In Ihejirika’s multifaceted debut novel, the death of a dictator shakes up the denizens of an apartment complex in Lagos, Nigeria.
It’s June 1998, and Sani Abacha, the “dark-goggled” leader of Nigeria’s military dictatorship, has died. That event has consequences for the inhabitants of the apartments at 1998 New Nigeria Road. They represent the diverse ethnic, religious and economic groups within their country and have either benefited or suffered under Abacha’s regime. Now, these businessmen, criminals, students, servants, spouses and mistresses must each evaluate the personal ramifications of the power shift as democracy threatens to overturn the status quo. As eight narrators tell their tales of survival in a corrupt system, readers are treated to the recent history of Africa’s most populous nation. The stories focus on the trials of attempting to do right by one’s people, one’s family and oneself. In one tale, a pimp of high-end escorts wonders if the incoming government’s ministers will have the same taste for companionship as those of the old. In another, a conflicted public relations wizard, thrilled at the promise of a new order, may have to flee the country because of the work he did for the previous one. Ihejirika masterfully presents the complex systems of patronage, exploitation and outright theft that exist at all levels of society. He illustrates his characters’ harsh pragmatism with sympathetic exactness even as he continually reminds readers of the idealism that lies dormant within them. The prose does have a distracting fondness for American idioms, and earlier chapters sometimes feel bogged down by exposition. The casual style of narration also works against the tension of some storylines. Ihejirika often relies on concluding twists to illuminate his chapters, which yields moments that are either wonderful or predictable. At his best, however, he presents characters of moral complexity that are suited to their times and suggests that they can only begin to evolve when confronted with the startling fact that their system is moving on without them.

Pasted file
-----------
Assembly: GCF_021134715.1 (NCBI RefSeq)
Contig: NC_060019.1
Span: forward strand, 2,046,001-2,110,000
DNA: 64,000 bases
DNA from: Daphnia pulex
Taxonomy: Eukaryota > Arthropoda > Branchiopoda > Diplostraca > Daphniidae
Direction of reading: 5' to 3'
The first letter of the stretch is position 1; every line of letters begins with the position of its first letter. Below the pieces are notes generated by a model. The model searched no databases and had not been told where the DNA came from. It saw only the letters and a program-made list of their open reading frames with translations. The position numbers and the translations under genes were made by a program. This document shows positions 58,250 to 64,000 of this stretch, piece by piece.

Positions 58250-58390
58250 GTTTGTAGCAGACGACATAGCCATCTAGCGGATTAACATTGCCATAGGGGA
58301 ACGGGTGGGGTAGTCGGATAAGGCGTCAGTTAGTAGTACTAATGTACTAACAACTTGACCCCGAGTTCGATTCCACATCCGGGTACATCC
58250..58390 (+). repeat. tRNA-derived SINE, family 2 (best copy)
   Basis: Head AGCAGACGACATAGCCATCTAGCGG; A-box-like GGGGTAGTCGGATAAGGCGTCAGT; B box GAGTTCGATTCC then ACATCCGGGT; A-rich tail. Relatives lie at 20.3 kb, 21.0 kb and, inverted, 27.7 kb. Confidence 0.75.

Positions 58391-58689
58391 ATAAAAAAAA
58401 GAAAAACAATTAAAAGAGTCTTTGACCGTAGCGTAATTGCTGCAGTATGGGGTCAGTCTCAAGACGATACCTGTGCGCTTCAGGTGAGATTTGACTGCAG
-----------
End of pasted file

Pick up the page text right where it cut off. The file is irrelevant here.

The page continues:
A novel in stories that oscillates between ordinariness and brilliance.